Mechanism of Hexane Displaced by Supercritical Carbon Dioxide: Insights from Molecular Simulations
JS Song and ZY Zhu and L Liu, MOLECULES, 27, 8340 (2022).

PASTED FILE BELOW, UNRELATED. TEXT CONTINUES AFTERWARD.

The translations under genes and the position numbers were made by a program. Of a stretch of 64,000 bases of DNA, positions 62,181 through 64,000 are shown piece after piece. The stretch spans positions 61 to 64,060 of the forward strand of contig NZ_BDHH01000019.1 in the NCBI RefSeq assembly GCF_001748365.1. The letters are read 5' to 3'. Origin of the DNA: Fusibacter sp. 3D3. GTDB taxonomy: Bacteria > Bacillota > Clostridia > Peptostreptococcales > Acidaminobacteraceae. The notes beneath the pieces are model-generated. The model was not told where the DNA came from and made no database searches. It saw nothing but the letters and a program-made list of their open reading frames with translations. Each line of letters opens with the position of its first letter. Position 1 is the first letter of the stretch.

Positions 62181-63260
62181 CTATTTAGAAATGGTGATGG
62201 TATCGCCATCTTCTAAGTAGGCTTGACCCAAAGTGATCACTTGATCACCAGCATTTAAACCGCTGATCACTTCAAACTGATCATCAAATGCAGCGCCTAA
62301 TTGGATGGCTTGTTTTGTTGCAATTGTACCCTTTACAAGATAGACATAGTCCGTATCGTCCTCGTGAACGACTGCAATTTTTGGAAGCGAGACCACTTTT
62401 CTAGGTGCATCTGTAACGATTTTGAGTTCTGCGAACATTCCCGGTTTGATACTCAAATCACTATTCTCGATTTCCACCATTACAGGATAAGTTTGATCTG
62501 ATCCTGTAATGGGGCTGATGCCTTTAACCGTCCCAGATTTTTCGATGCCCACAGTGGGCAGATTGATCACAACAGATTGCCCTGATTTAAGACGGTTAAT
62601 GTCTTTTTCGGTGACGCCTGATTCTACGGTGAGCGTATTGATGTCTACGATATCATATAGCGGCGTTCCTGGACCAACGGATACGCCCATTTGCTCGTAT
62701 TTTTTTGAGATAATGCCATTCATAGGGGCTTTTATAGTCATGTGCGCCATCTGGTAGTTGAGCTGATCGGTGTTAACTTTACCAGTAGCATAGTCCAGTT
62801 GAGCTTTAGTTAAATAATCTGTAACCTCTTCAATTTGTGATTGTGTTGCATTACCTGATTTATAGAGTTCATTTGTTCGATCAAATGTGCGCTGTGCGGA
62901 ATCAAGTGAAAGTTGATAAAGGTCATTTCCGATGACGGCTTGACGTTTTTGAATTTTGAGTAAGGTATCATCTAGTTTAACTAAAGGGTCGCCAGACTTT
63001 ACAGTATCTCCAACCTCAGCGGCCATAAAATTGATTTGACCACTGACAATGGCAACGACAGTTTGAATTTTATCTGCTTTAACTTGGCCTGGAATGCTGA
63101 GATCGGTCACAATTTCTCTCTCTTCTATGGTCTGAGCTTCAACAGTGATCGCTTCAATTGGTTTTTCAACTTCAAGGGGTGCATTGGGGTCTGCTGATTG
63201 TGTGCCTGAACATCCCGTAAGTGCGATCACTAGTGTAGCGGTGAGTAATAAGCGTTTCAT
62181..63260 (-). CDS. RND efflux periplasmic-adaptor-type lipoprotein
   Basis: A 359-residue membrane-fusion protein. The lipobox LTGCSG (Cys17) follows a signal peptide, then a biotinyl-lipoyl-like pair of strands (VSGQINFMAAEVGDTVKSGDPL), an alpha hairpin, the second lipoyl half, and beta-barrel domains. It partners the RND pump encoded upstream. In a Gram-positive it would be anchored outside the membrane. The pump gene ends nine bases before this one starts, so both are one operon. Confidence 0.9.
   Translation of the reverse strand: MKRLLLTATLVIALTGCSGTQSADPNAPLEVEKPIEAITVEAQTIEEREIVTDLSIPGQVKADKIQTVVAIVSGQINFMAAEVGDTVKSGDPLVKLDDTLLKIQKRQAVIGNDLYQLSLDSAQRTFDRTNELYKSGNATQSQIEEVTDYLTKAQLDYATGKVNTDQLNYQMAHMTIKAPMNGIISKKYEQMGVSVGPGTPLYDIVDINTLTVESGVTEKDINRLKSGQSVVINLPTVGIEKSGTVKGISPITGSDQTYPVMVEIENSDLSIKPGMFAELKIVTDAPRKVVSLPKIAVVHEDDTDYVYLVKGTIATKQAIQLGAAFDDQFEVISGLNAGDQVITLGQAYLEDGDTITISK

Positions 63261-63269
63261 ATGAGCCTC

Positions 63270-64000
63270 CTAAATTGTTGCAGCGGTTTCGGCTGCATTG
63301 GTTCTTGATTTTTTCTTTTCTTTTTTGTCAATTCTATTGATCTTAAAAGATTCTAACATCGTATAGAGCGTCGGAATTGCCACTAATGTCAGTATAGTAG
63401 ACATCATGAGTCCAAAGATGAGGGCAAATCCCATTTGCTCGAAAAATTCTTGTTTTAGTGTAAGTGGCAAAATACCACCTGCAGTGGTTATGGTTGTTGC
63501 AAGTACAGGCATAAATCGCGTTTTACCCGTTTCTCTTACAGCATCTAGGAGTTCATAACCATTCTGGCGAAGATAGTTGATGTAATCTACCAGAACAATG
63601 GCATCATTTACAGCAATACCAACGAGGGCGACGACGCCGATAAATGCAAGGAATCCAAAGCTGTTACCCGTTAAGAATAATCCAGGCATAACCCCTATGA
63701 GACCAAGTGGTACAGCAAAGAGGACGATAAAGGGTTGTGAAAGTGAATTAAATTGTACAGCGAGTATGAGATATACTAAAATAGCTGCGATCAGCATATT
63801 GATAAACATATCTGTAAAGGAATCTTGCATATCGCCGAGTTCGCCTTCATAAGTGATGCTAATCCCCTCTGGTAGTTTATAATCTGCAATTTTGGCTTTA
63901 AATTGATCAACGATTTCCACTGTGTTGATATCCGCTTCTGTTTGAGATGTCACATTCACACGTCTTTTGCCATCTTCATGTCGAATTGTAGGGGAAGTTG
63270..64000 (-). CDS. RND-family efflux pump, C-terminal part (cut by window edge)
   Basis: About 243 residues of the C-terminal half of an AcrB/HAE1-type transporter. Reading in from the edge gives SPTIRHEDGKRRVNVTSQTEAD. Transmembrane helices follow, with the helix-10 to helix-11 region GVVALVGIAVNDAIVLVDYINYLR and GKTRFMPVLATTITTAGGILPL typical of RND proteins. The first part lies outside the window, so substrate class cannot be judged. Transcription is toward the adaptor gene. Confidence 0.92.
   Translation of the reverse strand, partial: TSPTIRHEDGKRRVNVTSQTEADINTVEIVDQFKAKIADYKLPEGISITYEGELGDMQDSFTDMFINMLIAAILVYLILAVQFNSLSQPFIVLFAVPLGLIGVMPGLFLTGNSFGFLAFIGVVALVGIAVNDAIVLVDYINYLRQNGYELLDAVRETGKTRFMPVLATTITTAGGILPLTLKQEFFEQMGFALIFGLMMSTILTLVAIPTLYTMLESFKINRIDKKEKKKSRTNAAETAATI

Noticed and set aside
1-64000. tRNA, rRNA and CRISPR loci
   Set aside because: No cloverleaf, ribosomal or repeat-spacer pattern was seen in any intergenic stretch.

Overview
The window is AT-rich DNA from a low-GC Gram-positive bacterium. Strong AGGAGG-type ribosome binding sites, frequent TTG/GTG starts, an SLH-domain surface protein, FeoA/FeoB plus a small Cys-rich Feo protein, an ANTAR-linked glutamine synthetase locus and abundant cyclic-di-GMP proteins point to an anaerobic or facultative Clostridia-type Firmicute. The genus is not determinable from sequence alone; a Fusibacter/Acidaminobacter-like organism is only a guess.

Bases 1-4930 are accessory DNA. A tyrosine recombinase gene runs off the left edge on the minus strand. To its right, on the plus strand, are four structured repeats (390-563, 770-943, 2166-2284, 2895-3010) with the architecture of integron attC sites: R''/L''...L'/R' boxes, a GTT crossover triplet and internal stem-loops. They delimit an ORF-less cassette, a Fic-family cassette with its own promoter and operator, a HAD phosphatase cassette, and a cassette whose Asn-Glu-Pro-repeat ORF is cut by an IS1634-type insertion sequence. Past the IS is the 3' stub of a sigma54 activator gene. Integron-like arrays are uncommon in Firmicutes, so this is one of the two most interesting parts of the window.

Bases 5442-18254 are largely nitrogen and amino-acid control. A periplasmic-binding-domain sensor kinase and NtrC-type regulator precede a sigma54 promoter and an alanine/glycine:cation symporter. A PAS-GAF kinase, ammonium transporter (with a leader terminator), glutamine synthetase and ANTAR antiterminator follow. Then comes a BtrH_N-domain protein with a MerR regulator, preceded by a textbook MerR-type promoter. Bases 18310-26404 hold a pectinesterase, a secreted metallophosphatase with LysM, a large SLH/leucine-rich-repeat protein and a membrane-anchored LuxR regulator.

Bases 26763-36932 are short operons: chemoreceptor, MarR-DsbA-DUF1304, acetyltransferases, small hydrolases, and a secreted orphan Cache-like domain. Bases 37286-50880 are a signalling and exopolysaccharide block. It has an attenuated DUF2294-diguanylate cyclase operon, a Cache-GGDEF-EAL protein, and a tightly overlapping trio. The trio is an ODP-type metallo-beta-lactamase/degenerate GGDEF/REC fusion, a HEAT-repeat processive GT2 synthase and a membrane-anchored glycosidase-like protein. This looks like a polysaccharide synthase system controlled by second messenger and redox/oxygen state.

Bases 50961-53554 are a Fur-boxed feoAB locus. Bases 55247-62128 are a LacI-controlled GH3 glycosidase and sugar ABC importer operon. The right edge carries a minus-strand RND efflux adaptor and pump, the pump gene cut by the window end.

Supercritical carbon dioxide (sCO(2)) has great potential for displacing shale oil as a result of its high solubility and low surface tension and viscosity, but the underlying mechanisms have remained unclear up to now. By conducting equilibrium molecular dynamics (EMD) simulations, we found that the displacing process could be divided into three steps: the CO2 molecules were firstly injected in the central region of shale slit, then tended to adsorb on the SiO2-OH wall surface and mix with hexane, resulting in loose hexane layer on the shale surface, and finally displaced hexane from the wall due to strong interactions between CO2 and wall. In that process, the displacing velocity and efficiency of hexane exhibit parabolic and increased trends with pressure, respectively. To gain deep insights into this phenomenon, we further performed non-equilibrium molecular dynamics (NEMD) simulations and found that both the Onsager coefficients of CO2 and hexane were correlated to increase with pressure, until the diffusion rate of hexane being suppressed by the highly dense distribution of CO2 molecules at 12 MPa. The rapid transportation of CO2 molecules in the binary components (CO2 and hexane) actually promoted the hexane diffusion, which facilitated hexane flowing out of the nanochannel and subsequently enhanced oil recovery efficiency. The displacing process could occur effectively at pressures higher than 7.5 MPa, after which the interaction energies of the CO2-wall were stronger than that of the hexane-wall. Taking displacing velocity and efficiency and hexane diffusion rate into consideration, the optimal injection pressure was found at 10.5 MPa in this work. This study provides detailed insights into CO2 displacing shale oil and is in favor of deepening the understanding of shale oil exploitation and utilization.
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